He Tohu Document Room

He Tohu Document Room

He Tohu Document Room

He Tohu is the new permanent exhibition of Aotearoa New Zealands’ iconic constitutional documents, housed at the National Library in Wellington. The new document room holds and protects these taonga, or sacred objects. The kaupapa, or meaning, of He Tohu’s brief, as expressed by the architects is; He whakapapa kōrero, he whenua kura: talking about our past, to create a better future.

The key design driver was the creation of a place where all New Zealanders can stand and reflect on the multiple narratives and meanings of each taonga. He Tohu is presented by the ongoing partnership between Archives New Zealand and the National Library of New Zealand.

The space has been developed in close collaboration between these two parties. All three documents are highly sensitive to light, humidity, and temperature.

The technical requirements to create a space that supported state-of-the-art conservation, as well as meeting fire safety and security requirements had to be successfully balanced with the creation of a space that allows people to engage intimately with the taonga for the next 25 years.

PrefabNZ case studies "How to prefab" includes He Tohu Document Room, download the case study here

CNC routed external panel


He Tohu is located within the serene atmosphere of the National Library of New Zealand, and its extensive collection of documents that could not be affected by the build. Through the duration of construction the Library required limited noise and disruption. Structural limitations of the existing building and a stairway access to site restricted the weight and size of construction elements. In response the design adopted custom sized timber blocks that were scheduled for transportation and installation based on weight and size restrictions.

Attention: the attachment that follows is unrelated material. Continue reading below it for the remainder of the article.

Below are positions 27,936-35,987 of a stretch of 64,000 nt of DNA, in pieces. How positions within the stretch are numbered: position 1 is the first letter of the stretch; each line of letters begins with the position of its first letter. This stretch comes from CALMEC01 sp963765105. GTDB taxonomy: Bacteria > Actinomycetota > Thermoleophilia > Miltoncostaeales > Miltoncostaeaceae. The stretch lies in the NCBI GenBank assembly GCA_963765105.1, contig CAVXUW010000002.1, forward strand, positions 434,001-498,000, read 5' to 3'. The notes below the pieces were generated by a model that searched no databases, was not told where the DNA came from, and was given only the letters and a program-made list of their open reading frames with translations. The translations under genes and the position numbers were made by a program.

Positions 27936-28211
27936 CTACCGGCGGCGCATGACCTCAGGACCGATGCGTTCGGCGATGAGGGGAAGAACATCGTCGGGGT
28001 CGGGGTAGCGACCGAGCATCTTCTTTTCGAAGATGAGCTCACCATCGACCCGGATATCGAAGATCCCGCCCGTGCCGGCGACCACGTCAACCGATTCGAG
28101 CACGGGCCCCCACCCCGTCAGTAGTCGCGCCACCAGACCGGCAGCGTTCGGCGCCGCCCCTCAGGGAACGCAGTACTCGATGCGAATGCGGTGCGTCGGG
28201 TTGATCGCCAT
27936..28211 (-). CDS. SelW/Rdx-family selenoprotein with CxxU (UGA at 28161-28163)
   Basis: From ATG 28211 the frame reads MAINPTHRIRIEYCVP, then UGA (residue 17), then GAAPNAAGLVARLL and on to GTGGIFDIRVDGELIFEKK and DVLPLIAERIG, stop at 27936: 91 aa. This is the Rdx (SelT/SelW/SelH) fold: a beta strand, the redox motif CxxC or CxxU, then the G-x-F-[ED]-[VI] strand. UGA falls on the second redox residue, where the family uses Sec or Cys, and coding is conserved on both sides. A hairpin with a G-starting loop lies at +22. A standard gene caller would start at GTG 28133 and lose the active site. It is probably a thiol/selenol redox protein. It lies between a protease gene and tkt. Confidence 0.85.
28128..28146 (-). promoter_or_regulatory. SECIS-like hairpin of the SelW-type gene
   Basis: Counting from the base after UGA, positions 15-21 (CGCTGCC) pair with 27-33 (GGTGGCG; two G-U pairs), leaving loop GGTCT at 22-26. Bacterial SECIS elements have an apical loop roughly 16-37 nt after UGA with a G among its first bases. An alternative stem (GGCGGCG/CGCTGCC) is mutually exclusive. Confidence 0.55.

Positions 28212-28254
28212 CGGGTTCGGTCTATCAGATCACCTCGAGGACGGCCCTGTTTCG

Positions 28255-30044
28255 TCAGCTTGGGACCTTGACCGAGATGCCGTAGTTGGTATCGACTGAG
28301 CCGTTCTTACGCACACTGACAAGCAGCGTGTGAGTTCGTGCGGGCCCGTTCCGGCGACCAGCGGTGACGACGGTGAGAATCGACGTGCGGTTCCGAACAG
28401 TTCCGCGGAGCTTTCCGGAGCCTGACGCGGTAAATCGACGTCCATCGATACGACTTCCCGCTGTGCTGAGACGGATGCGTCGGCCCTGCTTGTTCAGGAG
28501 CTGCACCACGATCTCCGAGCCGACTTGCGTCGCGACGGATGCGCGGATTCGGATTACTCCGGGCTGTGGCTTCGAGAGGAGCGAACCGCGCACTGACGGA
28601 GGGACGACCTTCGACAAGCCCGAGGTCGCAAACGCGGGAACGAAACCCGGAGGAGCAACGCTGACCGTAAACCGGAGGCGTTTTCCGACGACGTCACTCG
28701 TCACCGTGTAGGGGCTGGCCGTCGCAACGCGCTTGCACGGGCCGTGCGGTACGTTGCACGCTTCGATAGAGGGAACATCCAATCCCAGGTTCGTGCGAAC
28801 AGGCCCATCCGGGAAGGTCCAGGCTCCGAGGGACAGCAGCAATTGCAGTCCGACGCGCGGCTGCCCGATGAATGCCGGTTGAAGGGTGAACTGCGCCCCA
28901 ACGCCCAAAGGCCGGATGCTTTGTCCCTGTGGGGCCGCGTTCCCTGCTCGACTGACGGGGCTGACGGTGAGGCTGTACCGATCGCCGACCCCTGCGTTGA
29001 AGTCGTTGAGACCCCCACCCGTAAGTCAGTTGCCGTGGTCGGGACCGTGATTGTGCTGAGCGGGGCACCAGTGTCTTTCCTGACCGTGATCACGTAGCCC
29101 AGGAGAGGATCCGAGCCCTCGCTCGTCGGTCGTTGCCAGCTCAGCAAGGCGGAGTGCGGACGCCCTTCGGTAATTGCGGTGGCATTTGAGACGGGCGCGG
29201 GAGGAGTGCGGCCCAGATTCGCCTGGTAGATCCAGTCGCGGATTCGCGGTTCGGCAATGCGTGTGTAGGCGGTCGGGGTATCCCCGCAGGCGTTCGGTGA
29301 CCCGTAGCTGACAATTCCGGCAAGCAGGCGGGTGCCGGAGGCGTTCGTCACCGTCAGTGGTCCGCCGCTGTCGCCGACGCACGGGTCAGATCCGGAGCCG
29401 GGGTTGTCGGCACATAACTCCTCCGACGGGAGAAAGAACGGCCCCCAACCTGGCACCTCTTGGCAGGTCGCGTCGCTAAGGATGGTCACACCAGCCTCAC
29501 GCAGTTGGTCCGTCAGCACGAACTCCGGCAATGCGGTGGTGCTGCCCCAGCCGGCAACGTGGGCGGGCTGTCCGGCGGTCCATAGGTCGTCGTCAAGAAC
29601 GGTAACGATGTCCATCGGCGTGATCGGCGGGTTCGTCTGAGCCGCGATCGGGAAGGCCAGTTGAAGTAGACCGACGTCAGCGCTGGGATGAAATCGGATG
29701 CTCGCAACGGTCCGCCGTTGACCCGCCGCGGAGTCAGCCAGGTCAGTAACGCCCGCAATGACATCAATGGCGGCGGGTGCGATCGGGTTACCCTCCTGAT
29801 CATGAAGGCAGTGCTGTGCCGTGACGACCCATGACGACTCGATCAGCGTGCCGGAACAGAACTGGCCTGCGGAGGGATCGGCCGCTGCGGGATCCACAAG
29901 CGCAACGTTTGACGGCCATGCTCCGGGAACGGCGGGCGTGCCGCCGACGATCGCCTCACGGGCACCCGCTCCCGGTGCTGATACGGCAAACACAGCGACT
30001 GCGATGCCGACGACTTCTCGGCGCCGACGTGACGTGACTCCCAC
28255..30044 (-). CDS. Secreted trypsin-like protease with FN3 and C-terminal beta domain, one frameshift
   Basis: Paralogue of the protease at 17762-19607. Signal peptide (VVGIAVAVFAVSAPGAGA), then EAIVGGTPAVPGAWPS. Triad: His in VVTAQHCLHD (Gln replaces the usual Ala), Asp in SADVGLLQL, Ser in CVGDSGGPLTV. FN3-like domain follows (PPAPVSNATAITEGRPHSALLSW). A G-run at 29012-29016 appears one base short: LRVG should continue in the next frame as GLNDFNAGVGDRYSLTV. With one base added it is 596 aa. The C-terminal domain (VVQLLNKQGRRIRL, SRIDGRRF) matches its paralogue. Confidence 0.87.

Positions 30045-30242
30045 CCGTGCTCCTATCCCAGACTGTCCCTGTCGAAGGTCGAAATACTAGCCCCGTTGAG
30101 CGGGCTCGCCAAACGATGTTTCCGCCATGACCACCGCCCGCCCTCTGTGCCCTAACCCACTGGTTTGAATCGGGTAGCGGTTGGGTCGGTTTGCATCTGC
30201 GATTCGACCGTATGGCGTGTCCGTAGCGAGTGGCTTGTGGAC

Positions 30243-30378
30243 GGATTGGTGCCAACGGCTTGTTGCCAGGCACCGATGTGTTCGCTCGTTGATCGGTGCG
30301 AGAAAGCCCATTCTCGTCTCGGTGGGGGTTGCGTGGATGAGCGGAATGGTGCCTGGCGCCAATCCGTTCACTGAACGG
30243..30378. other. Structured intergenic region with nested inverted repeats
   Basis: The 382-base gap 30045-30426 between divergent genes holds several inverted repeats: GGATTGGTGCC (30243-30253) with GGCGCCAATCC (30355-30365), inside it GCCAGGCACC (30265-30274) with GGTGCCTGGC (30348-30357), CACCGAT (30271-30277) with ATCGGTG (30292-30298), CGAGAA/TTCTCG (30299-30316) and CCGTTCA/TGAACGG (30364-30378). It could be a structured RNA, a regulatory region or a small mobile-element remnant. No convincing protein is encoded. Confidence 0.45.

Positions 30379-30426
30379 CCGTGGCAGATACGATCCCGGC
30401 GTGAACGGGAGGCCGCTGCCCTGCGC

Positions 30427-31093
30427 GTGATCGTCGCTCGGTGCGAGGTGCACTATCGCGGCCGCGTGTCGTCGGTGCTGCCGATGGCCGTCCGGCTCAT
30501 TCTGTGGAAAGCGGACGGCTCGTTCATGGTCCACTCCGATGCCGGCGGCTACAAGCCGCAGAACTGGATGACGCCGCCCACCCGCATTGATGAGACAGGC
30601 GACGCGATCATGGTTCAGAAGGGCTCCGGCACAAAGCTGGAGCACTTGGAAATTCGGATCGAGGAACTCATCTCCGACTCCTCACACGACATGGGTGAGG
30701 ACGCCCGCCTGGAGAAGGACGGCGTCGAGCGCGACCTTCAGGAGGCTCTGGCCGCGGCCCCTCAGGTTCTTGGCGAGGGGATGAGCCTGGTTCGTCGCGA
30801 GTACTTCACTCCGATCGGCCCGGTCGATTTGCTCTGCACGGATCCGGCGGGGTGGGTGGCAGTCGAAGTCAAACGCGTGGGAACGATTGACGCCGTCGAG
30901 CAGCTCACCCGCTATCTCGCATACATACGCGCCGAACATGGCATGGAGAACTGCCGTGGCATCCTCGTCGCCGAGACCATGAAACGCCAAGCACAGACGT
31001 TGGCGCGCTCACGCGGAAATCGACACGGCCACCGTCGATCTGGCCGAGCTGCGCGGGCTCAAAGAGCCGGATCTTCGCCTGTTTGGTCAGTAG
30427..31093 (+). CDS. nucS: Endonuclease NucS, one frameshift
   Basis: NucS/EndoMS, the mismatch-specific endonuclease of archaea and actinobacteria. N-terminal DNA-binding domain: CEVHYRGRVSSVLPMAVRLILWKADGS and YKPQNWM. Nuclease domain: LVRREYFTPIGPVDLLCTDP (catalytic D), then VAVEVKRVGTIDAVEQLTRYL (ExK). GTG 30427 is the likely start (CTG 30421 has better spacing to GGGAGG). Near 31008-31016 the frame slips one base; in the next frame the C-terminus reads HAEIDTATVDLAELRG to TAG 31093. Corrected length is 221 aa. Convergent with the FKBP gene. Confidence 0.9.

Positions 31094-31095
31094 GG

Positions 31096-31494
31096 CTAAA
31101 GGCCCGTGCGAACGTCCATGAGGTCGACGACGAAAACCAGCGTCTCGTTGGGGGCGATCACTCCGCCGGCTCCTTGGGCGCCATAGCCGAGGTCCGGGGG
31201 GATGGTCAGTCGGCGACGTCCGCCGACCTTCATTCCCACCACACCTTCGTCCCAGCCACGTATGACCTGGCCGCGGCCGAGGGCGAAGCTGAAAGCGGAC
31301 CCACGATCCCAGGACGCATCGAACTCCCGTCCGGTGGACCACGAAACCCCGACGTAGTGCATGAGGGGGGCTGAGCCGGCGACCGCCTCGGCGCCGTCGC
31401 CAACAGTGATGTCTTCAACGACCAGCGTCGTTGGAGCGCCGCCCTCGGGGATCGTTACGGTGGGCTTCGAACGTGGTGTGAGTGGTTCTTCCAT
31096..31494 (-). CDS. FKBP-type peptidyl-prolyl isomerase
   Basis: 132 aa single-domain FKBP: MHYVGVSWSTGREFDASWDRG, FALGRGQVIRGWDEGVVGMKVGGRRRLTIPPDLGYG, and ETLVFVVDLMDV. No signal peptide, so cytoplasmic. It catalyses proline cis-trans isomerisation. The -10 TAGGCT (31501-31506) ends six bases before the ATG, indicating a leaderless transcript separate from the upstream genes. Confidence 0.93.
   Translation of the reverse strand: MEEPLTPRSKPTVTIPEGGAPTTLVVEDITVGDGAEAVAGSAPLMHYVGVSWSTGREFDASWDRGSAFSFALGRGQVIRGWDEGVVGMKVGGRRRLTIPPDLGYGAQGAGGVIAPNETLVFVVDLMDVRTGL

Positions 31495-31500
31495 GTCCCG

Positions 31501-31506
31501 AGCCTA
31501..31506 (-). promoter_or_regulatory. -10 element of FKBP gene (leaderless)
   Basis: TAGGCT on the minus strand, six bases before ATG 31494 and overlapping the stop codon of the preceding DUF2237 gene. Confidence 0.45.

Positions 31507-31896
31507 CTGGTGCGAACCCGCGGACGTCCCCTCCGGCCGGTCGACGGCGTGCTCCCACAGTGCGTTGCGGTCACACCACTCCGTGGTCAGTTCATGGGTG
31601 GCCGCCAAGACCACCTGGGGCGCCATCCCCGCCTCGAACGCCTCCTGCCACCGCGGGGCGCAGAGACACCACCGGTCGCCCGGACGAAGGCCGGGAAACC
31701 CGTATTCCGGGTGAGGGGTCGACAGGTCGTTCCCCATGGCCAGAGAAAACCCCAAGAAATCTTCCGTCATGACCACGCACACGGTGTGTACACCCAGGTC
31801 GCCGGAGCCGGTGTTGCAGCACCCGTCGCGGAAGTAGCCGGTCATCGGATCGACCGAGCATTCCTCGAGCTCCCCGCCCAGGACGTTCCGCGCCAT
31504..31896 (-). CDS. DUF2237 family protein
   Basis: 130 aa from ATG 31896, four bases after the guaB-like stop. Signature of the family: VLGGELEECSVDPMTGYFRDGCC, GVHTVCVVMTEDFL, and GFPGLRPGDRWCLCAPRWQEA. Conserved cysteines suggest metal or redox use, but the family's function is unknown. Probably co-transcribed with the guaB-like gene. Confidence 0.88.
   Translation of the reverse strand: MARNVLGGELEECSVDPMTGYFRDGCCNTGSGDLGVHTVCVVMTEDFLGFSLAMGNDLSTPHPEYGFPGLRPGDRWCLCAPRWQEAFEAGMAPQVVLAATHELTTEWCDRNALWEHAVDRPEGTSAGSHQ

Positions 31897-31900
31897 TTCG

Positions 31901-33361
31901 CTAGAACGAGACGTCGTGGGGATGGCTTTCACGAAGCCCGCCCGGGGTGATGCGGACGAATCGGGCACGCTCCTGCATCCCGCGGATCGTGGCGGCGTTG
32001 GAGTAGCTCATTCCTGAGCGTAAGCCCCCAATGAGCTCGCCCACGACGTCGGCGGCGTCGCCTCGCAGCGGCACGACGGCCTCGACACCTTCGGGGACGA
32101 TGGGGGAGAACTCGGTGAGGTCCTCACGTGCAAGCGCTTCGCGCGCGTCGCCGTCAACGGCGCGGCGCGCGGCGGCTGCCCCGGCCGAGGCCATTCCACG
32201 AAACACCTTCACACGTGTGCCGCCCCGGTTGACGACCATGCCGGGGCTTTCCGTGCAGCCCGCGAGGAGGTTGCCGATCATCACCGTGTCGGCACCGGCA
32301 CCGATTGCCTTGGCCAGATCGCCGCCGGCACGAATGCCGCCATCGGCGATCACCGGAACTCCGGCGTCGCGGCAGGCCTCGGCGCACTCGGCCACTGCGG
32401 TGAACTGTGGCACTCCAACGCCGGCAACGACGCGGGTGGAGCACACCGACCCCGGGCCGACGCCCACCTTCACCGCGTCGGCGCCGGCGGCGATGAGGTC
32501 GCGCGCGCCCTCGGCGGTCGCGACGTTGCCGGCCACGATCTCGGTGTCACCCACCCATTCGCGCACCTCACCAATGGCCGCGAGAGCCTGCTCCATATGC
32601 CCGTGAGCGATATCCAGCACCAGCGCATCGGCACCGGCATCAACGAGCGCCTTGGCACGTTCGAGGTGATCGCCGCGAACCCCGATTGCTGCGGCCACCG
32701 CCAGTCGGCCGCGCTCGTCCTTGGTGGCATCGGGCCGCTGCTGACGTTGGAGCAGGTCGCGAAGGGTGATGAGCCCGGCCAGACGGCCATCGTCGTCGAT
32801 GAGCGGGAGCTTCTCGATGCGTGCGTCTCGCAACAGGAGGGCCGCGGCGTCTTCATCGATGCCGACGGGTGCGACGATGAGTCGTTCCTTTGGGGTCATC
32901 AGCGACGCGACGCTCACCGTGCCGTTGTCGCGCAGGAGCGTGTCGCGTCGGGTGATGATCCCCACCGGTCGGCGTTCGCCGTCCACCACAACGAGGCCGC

He Tohu Document Room entrance


The document room was conceived from the idea of a waka huia, a timber treasure box. The curvilinear timber space was created to encourage a sense of touch, to enable a level of connectivity between place and events. The result provides an internal environment that delivers the technical needs for preservation, as well as creating a spiritual resonance that connects visitors emotionally to the documents.

Internal shell assembly


The completed components were individually labelled and wrapped before they were delivered, by truck, to site. The internal wall blocks were assembled in layers and dowelled together with 0.5mm tolerances to allow the rimu to naturally move over time.

The ceiling panels were provided with three-dimensional coordinates for each corner. The units were hoisted into position using this data and hung by threaded rods for accurate adjustment and braced using tension wires.

Rimu blocks form internal shell


Studio Pacific Architecture utilised modern technologies, along with the skills of the contractors, to achieve the design intent. Digital prefabrication allowed for higher accuracy of the bespoke elements and enabled the realisation of the unique form. The construction methodology ensured that the functional aspects, technical considerations, and the complex issue of services integration were achieved as design drivers.

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